Daily benefits of scriptures
While driving through the crowded streets of Mumbai, I may witness a man hurl abuses at another. Under normal situations, I’d instantly judge a person who shouts at another, as violent, angry or unreasonable. A culture of a study of ancient writings, however, helps one hone his sixth sense; as a result, I may pause and see a deeper meaning in the situation-probably the one shouting, in this incident, is a victim, rather than an aggressor. Or it may remind me of a different episode where someone in pain blasted at a friend, and the lessons it taught me. Or, I may empathize with another’s distress or realize a solution for my cause of anger. My intelligence expands, and wisdom grows when I connect to scriptures; I discover my own ‘practical’ solutions.
Then, the three ‘Keys’ or five ‘Secrets’ or acronyms of ‘easy’ steps that the internet is flooded with don’t matter to me. I have my methods to cope with my challenges posed by my restless mind. That’s why the words of Idries Shah, renowned Indian born Sufi author, and teacher, rings so true, “Enlightenment must come little by little-otherwise it would overwhelm.”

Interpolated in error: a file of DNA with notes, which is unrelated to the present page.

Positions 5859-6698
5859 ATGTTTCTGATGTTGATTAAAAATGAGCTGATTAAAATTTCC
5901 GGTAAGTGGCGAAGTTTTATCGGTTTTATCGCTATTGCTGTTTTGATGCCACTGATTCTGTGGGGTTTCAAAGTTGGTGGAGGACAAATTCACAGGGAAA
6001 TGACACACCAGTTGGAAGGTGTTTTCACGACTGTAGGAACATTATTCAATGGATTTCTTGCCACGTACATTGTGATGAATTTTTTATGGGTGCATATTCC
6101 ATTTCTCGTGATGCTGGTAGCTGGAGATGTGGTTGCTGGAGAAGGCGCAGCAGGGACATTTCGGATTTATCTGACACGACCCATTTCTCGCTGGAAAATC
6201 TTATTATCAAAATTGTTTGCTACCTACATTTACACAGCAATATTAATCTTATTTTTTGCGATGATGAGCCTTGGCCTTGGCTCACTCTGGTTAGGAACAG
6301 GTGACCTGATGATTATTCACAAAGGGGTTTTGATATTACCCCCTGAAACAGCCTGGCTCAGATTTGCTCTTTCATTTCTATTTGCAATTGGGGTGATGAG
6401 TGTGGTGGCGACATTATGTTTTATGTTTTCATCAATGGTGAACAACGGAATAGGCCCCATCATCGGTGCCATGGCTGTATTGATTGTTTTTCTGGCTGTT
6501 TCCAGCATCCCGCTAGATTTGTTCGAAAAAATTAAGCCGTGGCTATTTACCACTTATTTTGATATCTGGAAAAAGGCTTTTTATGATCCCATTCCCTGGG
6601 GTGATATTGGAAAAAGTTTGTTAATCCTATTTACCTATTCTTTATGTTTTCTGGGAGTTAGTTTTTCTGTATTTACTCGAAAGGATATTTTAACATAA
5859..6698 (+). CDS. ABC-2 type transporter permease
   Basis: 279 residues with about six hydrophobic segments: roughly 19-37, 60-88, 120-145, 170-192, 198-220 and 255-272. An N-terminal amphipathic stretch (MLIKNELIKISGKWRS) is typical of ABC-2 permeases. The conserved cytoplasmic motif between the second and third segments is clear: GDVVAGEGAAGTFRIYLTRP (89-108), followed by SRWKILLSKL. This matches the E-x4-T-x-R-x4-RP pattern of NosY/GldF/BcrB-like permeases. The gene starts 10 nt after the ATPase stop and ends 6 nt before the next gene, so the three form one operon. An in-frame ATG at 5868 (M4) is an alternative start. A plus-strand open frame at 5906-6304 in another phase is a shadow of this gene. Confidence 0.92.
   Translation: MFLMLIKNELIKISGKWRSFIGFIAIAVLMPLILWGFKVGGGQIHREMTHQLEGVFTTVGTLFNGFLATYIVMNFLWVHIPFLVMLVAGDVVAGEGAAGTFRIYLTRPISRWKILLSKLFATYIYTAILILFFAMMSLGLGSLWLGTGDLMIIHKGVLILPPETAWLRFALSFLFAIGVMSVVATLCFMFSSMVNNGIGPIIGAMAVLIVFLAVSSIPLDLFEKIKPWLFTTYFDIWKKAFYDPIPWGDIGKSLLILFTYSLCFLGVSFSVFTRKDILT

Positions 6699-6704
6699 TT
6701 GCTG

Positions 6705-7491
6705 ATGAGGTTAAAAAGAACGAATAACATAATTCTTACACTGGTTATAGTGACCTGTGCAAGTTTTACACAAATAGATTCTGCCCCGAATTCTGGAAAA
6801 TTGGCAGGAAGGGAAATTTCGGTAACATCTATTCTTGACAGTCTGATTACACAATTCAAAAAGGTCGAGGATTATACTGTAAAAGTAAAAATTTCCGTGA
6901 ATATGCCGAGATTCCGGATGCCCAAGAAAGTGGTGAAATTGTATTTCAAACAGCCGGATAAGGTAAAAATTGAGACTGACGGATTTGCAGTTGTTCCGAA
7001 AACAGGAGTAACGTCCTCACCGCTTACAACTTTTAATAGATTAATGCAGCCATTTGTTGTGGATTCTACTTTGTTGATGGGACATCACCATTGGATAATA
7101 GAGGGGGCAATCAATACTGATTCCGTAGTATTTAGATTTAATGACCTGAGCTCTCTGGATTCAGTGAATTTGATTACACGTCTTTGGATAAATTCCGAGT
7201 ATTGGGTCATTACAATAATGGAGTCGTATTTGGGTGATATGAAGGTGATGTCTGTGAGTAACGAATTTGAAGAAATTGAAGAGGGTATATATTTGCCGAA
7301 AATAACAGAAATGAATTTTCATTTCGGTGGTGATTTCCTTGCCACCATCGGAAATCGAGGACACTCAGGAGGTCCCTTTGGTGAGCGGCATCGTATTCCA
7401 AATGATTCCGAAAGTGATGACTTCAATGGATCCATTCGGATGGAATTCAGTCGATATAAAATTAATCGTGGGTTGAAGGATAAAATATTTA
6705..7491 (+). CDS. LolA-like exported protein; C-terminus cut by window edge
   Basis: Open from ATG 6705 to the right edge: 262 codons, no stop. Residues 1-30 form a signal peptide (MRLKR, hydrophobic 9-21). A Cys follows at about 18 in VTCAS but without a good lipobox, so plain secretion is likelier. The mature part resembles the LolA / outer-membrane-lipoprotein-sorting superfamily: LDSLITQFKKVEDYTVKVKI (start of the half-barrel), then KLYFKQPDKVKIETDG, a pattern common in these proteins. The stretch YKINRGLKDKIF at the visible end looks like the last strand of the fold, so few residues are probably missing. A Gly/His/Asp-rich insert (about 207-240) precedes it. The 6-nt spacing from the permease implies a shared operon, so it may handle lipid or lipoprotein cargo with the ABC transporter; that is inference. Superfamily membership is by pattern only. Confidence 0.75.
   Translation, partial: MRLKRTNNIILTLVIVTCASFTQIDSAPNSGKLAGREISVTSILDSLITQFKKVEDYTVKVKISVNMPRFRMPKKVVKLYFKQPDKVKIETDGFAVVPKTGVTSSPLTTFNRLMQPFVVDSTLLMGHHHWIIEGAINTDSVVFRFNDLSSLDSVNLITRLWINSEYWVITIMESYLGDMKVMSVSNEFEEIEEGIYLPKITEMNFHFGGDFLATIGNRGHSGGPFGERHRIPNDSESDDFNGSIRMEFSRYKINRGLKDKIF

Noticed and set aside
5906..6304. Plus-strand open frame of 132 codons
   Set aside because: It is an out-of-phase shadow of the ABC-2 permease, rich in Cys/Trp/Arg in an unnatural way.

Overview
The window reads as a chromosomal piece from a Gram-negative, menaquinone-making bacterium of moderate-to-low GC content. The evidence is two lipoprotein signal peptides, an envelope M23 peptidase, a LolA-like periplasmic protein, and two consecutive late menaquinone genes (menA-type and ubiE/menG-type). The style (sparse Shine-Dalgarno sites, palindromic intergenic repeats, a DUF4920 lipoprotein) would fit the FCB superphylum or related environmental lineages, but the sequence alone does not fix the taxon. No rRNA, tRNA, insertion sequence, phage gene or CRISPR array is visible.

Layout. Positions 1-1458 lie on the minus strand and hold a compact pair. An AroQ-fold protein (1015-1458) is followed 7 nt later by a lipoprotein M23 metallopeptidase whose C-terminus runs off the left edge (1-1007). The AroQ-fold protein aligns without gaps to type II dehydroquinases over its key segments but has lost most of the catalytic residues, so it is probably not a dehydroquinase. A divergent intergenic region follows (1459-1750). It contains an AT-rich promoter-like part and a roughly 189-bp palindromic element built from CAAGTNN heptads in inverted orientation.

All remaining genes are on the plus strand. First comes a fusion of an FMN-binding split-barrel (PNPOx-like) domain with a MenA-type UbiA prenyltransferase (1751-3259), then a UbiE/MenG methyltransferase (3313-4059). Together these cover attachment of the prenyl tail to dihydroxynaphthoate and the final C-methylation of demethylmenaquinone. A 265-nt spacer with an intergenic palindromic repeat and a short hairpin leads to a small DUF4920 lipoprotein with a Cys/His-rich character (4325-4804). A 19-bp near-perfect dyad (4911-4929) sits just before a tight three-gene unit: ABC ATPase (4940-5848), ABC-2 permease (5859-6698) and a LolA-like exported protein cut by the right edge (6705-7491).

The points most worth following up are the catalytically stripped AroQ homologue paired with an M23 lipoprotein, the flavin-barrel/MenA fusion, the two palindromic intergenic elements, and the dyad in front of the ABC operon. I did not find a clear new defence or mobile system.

The magic of verses
Eknath was a great saint of Maharashtra in Western India. He arranged his daughter to marry a pious man who unfortunately fell into badassociation. Every night, the young man left home mysteriously and returned in the wee hours. The concerned wife approached her father for help who promptly called for his son-in-law, and asked him a favor. “My daughter is a fool, and you are a learned man. Please read just two verses of the Bhagavad Gita every night before you leave for your rendezvous.” The young man obliged the sage. As he read daily for her, gradually the words transformed his heart; his conscience awakened; his clarity and determination grew stronger; and one night, he let go his late-night fetishes for good, and stayed home with his loving wife.
Harish, a friend, and monk in our ashram shared how reflective reading of Srimad Bhagavatam helped him:
“I have a habit of memorizing ancient Sanskrit verses from the scriptures. When I connect to the sound and enter the meaning of the words slowly and gently, I can sometimes feel it’s different from singing an ordinary song. The meaning of these texts bathes my mind, nourishes my intelligence, and blesses my soul. I have often found answers to my questions or an uncanny idea or concept for my lectures springs forth, from a plane of existence that’s not the conventional analytical thinking. It’s ‘given’ to me; I can see I didn’t ‘achieve’ it. That’s when the study makes sense to me. It gives me joy and keeps me humble and grounded.”
To be continued…